I would contend that if there is no inspired NT canon, then there is also no inspired OT canon, making Jesus as misguided as I am since he quoted the OT as inspired Scripture.

    More importantly, if you cannot accept the doctrine of inspired divine-human Scripture as supernaturally feasible, then I would think it is even more impossible to accept the incarnation of Jesus Christ the divine-human son of God as 100% God and 100% man. Inspiration and incarnation and inseparably linked as divine mysteries.

    To honor God and his word is not an addiction, but is faith. To hold faith in God and his Word does not mean I deny reason, because I constantly put Scripture and people’s application of it to the test of both faith and reason. If there is no certainty of who Christ is and what he teaches, then there is no such thing as a Christian, for a Christian is merely a follower of the Christ – not followers
    of many christs.

    See also the view of Scripture from Jesus and Paul in the below passages.

    Luke 4:21 and he began by saying to them, “Today this scripture is fulfilled in your hearing.”

    2 Timothy 3:16 All Scripture is God-breathed and is useful for teaching, rebuking, correcting and training in righteousness,

  • Keith

    Lewis,

    By the way, if you are coming from a past of people who encouraged addictive religious activity as a means to please God or that offered abusive manipulation as a means to guilt people into obedience, I am sorry for your experience and apologize on behalf of all who genuinely know the love of God. If you are truly seeking Christ and seeking to know God’s love, then I am confident you will both find God’s grace and his truth. Honoring God’s truth is not about blind obedience to an authority or Stockholm syndrome style of mindless adherence to an abusive deity. Knowing God’s character as a God of love and a father who desires the best for his children informs everything that I interpret in Scripture and hopefully prevents me from using it to accomplish an abusive end through manipulative means. Being in love with God is a lot different to be addicted to God with a childish crush that’s craving acceptance as though God hasn’t already given his unconditional love.

  • Lewis

    You’ve kinda put me in a box there, Keith, where if I don’t worship your canon, I can’t worship your God by-proxy…because that’s what it is – by-proxy.

    2nd Timothy 3:16 gets thrown around a lot by people trying to prove the inspiration of “the bible”. The only thing I’m fairly confident about regarding 2nd Timothy 3:16 is that when Paul wrote it he wasn’t talking about 2nd Timothy 3:16. Anything beyond that is mere speculation on your part (and mine).

  • Lewis

    Religious addiction isn’t a childish crush. It’s a coping mechanism and crutch like any other addiction.

  • Lewis

    Exactly, buzzalot. Nouthetic counseling is poison, salt added to a wound, more weight added to an already heavy load. It’s judgment disguised as grace.

  • Keith

    Lewis,

    I fully agree that real religious addiction exists and real abuse exists and am not saying it is childish. I am saying, however, that such cases are absent of true Christian religion and true Christian love. Addiction implies that the object of the addiction is harmful, whether innately or in large enough quantities. You might say that I am addicted to breathing and do so compulsively. However, oxygen is essential to life rather than harmful to it. Such is the case with true faith that is founded on true love for God and understanding of the true nature of God’s love. You can call me addicted to love anytime — God’s love is as essential to my life as oxygen. Being addicted to guilt-laden manipulative condemnation and tireless religious ritualism to gain acceptance is an entirely different issue.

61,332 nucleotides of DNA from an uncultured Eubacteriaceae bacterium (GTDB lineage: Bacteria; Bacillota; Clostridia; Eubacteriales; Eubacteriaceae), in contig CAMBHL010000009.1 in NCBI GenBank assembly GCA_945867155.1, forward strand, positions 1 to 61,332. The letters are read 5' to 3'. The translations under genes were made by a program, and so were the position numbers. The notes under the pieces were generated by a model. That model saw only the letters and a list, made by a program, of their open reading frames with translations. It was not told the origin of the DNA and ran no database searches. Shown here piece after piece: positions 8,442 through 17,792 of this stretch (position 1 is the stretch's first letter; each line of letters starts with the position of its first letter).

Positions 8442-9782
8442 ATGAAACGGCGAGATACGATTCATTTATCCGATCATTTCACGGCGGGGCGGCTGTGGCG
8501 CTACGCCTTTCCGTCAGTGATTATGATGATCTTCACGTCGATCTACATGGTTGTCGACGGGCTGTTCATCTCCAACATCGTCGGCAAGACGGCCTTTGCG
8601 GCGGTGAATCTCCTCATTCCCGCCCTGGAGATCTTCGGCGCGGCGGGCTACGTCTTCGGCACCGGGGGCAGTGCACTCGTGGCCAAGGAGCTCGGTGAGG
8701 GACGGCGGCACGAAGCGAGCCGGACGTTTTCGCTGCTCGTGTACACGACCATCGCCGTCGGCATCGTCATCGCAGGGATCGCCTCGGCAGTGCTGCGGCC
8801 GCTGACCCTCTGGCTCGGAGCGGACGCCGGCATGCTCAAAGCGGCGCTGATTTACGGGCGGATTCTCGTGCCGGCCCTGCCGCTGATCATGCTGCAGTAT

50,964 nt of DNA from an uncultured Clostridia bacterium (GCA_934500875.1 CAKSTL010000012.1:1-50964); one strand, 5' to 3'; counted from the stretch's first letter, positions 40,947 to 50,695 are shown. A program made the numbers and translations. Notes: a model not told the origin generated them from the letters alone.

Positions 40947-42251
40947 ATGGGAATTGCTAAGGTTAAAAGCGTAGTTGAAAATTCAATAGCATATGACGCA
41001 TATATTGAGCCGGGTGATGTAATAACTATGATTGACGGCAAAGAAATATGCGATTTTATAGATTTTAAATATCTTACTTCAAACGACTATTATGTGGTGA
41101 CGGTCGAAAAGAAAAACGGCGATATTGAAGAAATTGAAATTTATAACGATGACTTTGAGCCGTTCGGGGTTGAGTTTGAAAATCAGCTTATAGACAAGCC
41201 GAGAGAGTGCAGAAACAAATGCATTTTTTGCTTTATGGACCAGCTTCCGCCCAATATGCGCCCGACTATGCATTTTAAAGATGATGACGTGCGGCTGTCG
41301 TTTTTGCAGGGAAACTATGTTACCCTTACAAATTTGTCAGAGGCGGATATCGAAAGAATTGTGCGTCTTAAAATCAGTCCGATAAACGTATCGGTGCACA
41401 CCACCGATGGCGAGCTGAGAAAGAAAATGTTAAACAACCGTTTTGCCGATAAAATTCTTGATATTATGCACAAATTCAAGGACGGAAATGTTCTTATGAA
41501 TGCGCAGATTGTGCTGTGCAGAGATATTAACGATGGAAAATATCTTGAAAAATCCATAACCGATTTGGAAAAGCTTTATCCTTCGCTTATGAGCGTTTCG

• http://1t412.wordpress.com/ Christina

    I used the language of sticking it out a) to indicate that relationships in a faith community take work and b) to acknowledge that for those currently dealing with much worse wounds than me there are times when going to church can be very difficult. I didn’t mean to imply that I don’t feel at home in my church. The worst thing I have to deal with right now is that the worship team has played 10000 Reasons by Matt Redman every week for the past 10 months and I’m really sick of it :P

  • E. Stephen Burnett

    You MUST leave the theology out of the healing process.

    Lewis, this is only your “theology.” If spiritual abusers got that way by making up their own theology, why fight their errors with more of the same? Or might we assume we are the first people ever to assume we can “leave out theology”?

  • E. Stephen Burnett

    If evil’s going down, I don’t care if it’s opposed “in love” or not, so long as it’s opposed.

    This is a perilous position in which to find yourself.

    This exact justification is how many spiritual abusers got where they are. They said, “The end justifies the means,” or “It doesn’t matter how we fight this sin, so long as we fight it,” and then ended up becoming like their enemies.

    Note that this truth is also reflected in the climaxes of many fantastic good-versus-evil stories, such as Return of the Jedi. Would you also suggest that it didn’t matter if Luke turned to the Dark Side, so long as he killed Darth Vader and defeated the Empire?

  • Theo Darling

    “The past abuses, missteps, and prideful remarks of the church don’t justify hating it.”

    Oh yes they fucking do.

  • Elisabeth M

    Truth in love… yes, but. There’s a time.

    When one is being wounded, there’s a lot of deep cuts and broken bones going on. In that scenario one might continue to be able to speak the truth in love. I know I did, when I was suffering through a situation like that. I loved the person who was hurting me, and continued to root for him and my own healing until the impact of his actions on my life had taken away my ability to root for anything but God’s judgment to fall down on me.